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  • Author or Editor: Viktor Bartanusz x
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Viktor Bartanusz, Mateo Ziu, David F. Jimenez and James M. Henry

Calcifying pseudoneoplasm of the spine is a rare nonneoplastic lesion of unknown origin described in adolescents and adults. Its clinical manifestations include axial pain, myelopathy, or radiculopathy. Surgery is the preferred method of treatment. The authors report the occurrence of calcifying pseudoneoplasm at the C1–2 cervical segment in a 22-month-old child who became completely asymptomatic 2 months after open biopsy. A review of the literature is presented, emphasizing the uniqueness of the presented case in comparison with the previously published cases. The 22-month-old healthy girl presented with sudden onset of neck pain. Due to persistence of the symptoms 2 weeks after onset, imaging studies were performed that revealed an inhomogeneous calcified mass extending from the transverse ligament to the C1–2 interlaminar space and facet joint on the left side. Open biopsy of the mass at the C1–2 lamina was performed. The histological features were consistent with calcifying pseudoneoplasm. The child's neck pain progressively improved and she remained asymptomatic at the 1-year follow-up. The postoperative MRI at 8 months did not reveal any progression of the lesion. Contrary to reported cases, calcifying pseudoneoplasm of the spine may occur as early as 2 years of age and should be included in the differential diagnosis of calcified lesions in this age group. Complete resection is not a prerequisite to clinical improvement when there is no compromise of neural structures; conservative management is appropriate.

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Mateo Ziu, Bradley Dengler, Davin Cordell and Viktor Bartanusz

Object

Primary spine infection secondary to intravenous drug abuse (IVDA) is a difficult clinical entity encountered by spine surgeons and infectious disease specialists. Patients tend to be noncompliant with the treatment and follow-up, and some continue to use IV recreational drugs even after the diagnosis of spine infection. The authors undertook this study to analyze the presentation, etiology, demographic characteristics, treatment, and outcome of primary pyogenic spinal infection in patients with IVDA as the major risk factor.

Methods

The medical records, radiology imaging, and laboratory results (white blood cell count, inflammatory markers, bacteriology cultures) of all patients with pyogenic spine infection and history of IVDA presenting to a tertiary care center from August 2005 through December 2013 were retrospectively reviewed. The department of neurosurgery database and the hospital electronic medical records of University Hospital in San Antonio were used to identify the cohort for our study.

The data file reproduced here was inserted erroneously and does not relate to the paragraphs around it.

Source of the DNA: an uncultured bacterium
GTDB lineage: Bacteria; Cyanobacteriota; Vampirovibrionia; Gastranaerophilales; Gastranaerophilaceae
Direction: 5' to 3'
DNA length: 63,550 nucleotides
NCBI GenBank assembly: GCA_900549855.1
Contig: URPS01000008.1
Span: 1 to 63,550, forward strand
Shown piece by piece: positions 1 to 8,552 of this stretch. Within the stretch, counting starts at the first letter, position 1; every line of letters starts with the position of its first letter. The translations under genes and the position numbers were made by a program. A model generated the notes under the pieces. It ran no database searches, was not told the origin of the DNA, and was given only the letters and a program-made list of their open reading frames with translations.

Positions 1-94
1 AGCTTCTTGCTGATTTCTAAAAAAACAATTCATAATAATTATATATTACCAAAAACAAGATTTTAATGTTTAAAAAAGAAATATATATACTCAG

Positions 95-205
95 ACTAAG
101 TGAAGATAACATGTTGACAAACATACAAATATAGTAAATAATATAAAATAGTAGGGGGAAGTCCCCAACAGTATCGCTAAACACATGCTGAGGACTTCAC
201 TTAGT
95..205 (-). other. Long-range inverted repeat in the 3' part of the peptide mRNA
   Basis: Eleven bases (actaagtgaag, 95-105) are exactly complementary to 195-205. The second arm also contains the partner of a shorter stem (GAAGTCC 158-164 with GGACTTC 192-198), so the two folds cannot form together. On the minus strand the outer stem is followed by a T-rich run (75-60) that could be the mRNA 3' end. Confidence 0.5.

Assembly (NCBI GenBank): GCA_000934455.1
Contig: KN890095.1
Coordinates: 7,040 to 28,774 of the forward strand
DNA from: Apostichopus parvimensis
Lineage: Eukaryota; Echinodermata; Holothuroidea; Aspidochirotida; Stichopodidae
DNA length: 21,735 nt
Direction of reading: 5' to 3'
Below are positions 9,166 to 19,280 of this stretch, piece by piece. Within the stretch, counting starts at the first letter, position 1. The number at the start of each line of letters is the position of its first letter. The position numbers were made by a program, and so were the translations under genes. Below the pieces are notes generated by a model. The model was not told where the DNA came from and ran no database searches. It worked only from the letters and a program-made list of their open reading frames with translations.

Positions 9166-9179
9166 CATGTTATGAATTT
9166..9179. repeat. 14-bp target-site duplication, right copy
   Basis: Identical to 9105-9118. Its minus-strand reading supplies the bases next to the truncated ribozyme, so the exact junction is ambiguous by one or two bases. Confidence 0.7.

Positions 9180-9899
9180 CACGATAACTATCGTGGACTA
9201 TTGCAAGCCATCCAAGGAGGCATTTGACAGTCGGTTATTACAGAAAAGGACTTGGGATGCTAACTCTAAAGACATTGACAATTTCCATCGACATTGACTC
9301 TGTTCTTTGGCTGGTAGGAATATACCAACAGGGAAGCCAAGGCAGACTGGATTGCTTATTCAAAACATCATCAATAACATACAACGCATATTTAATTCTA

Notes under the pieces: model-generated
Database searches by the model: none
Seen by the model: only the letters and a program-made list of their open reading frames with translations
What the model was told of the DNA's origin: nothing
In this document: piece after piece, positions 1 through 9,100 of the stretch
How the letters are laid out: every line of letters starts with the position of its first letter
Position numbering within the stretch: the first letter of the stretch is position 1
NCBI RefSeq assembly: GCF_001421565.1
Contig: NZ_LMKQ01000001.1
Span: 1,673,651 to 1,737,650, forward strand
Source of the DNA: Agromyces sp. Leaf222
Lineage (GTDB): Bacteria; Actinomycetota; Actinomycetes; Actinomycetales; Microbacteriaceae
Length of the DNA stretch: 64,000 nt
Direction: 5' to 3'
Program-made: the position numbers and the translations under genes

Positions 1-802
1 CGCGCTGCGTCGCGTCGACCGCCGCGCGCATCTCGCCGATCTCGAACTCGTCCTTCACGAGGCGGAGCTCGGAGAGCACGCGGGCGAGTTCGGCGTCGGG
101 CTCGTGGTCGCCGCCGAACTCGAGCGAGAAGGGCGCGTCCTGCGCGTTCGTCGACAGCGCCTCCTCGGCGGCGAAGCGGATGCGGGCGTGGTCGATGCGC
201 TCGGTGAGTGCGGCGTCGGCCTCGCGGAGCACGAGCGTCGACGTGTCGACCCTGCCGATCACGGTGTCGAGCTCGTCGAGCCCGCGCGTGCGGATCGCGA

Results

A total of 164 patients with spinal infection were evaluated during the study period; 102 of these patients had a history of IVDA. Their average age was 45.4 years, and only 14 (13.7%) were women. The mean laboratory values at presentation included a white blood cell count of 11.1 × 103 cells/μl (range 0.5–32 × 103 cells/μl), erythrocyte sedimentation rate (ESR) of 74 mm/hr (range 9.9–140 mm/hr), and C-reactive protein (CRP) level of 67 mg/L (range 0.1–327 mg/L). Twenty-six patients (25.4%) had an associated epidural abscess. The most common organism isolated from cultures of the bone and/or blood was methicillin-sensitive Staphylococcus aureus (MSSA), which was found in 37 cases. A close second was methicillin-resistant S. aureus (MRSA), found in 23 cases. The most commonly involved region was the lumbar spine (24 cases [57.8%]), and most patients (69.6%) had involvement of only a single level. Eighty patients were initially treated with long-term IV antibiotic therapy, and only 22 underwent surgical intervention (24 procedures). Of the latter group, 8 patients underwent laminectomy alone while 16 required some type of instrumented stabilization. Of the patients requiring stabilization procedures, 2 (12.5%) required reoperation with extension of their surgical constructs to other levels. The average follow-up was 29.7 weeks (range 6 weeks to 3 years).

Conclusions

Diagnosis and management of spinal infection in patients with a history of IVDA is challenging. The data from this study show that initial laboratory values are difficult to interpret given that only a minority of these patients present with leukocytosis. Back pain was the only reliable predictor of spine infection. The authors' experience indicates that the majority of patients with spine infection and a history of IVDA can be successfully treated with IV antibiotic therapy alone.